Like me, you may be looking forward to super 8 and the return of Amblin movies. As Amblin goes, this is more of the *batteries not included Amblin than The Goonies Amblin. It turns out to be a patronizing exercise in fabricated childhood emotion.
Charles (Riley Griffiths) is making a movie on his family’ super 8 camera. It’s 1979 and all his friends are helping. One night they capture a train crash on film and stumble upon a mysterious military conspiracy that unfolds as they wait for the film to be developed. This is the perfect vehicle for Joe (Joel Courtney) to deal with his grief over his mother’s death at the steel mill. What, you want a plot summary, right?
I should love a movie about child filmmakers made by filmmakers, but the young characters ring false. They speak in overlapping, unfocused interruptions, which is how teenagers talk today but not how I imagine kids 30 years ago talked. When Joe marvels about how the lovely Alice Dainard (Elle Fanning), it’s pushing us to find it charming, not genuine puppy love. It’s a script problem, but also may be child actors a little wiser than the characters they’re playing, and being over-directed.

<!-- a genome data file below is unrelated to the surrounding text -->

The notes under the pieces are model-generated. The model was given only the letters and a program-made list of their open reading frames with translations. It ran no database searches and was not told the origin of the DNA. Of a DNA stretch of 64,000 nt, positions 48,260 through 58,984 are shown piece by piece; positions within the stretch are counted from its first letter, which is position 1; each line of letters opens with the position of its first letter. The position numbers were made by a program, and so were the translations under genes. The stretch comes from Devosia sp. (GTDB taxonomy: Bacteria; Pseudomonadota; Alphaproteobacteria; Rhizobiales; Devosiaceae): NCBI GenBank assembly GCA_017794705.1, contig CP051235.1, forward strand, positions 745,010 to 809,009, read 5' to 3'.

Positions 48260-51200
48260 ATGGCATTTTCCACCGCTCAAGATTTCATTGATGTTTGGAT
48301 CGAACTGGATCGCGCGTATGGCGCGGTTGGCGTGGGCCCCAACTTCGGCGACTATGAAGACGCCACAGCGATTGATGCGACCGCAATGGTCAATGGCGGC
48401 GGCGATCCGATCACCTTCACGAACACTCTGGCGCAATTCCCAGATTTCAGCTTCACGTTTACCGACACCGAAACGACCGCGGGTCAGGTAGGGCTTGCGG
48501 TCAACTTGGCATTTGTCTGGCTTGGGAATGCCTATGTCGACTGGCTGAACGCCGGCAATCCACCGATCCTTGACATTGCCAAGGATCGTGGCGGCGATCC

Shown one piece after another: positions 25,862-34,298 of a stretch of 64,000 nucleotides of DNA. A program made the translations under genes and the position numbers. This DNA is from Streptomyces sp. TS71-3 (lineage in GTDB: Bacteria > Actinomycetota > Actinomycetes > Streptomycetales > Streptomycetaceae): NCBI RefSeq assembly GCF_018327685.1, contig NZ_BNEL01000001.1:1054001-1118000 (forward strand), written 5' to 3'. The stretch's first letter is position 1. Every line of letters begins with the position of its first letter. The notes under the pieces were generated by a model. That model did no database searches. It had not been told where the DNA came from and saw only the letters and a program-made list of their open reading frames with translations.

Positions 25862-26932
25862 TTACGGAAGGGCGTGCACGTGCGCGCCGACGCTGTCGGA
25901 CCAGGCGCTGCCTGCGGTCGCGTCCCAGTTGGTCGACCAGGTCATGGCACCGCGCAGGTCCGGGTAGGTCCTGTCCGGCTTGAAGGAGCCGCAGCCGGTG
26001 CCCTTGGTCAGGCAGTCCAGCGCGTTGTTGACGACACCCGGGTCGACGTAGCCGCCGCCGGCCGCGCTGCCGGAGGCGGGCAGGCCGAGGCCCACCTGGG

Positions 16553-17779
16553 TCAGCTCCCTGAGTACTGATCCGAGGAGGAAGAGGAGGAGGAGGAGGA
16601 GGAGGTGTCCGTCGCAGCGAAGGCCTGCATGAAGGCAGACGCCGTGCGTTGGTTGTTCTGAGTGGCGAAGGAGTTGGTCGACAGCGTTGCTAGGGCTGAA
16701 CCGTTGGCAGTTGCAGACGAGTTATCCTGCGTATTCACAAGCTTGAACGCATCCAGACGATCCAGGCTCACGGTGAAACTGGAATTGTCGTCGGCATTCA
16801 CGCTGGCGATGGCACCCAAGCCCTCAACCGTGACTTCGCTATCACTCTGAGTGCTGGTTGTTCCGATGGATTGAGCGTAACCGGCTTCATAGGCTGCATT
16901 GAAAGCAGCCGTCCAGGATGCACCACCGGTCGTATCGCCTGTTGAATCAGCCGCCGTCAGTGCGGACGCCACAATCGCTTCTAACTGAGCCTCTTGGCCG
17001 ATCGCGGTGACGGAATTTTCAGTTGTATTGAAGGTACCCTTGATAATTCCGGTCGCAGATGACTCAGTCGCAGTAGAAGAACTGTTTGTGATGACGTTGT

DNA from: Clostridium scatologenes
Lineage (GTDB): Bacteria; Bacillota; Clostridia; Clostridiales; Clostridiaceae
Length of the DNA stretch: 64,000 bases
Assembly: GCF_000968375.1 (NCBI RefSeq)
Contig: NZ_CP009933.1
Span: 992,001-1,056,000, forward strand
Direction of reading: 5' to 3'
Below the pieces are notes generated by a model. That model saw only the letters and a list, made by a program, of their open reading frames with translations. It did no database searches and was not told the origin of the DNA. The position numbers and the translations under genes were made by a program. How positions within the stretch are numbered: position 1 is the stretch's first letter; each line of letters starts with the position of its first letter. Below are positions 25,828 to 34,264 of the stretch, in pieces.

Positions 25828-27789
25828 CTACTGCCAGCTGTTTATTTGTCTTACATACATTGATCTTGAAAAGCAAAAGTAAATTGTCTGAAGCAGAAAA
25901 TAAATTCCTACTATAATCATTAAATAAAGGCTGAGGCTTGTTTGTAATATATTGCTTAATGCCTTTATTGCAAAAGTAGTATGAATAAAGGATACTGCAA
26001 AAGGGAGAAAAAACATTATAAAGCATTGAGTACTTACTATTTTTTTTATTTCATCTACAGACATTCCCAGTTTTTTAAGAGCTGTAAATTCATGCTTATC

The film talk is so technical it loses any wonder of kids loving film. It’s funny when a background kid mimics talking on the phone, but otherwise Super 8 tries to teach kids about film rather than glorify the budding Spielbergs. Wasn’t J.J. Abrams one of them?
I was okay with the setup: the dead mom and the wake with kids talking about the body. I mean, you’ve gotta start with a broken family. Then it’s so patronizing how the child connects with the monster. I appreciate the values of it, but the execution was inorganic to the story. Devil had a great take on the same “forgiveness vs. angry aggression” issue, but nobody wants to hear that lesson from M. Night Shyamalan. When Alice comes to Joe’s room, you should feel something but it’s just “insert heart here.”
The train crash is impressive but obviously all CGI, or at least composited. It never feels like a scene is unfolding, just a sequence of money shots that the kids pretended to run away from on the set. By the time the action picked up, I hated the kids so much I just wanted to be done. It’s so mechanical it’s no fun. Don’t follow the D-bag, because they kill D-bags in movies like this.
The film builds a mystery, because you really don’t know what’s going on, but not a lot of suspense. There are a few attacks where the monster is obscured. It’s basically just Cloverfield with more money and less personality. Now the camera can spin around from more angles, and the lens can flare like in Star Trek. All the things Cloverfield avoided.
’79 puts this movie just before the era of the Amblin greats, and the references are simply irritating. I usually love references, but jokes about how nobody can develop film overnight? Yeah, that’s funny because we know they now have one-hour photo. And wow, a walkman, just like having your own personal stereo!
This is why I’m not that worried about all the remakes and sequels and comic book movies being made. An original concept can be just as phony and hollow as remakes.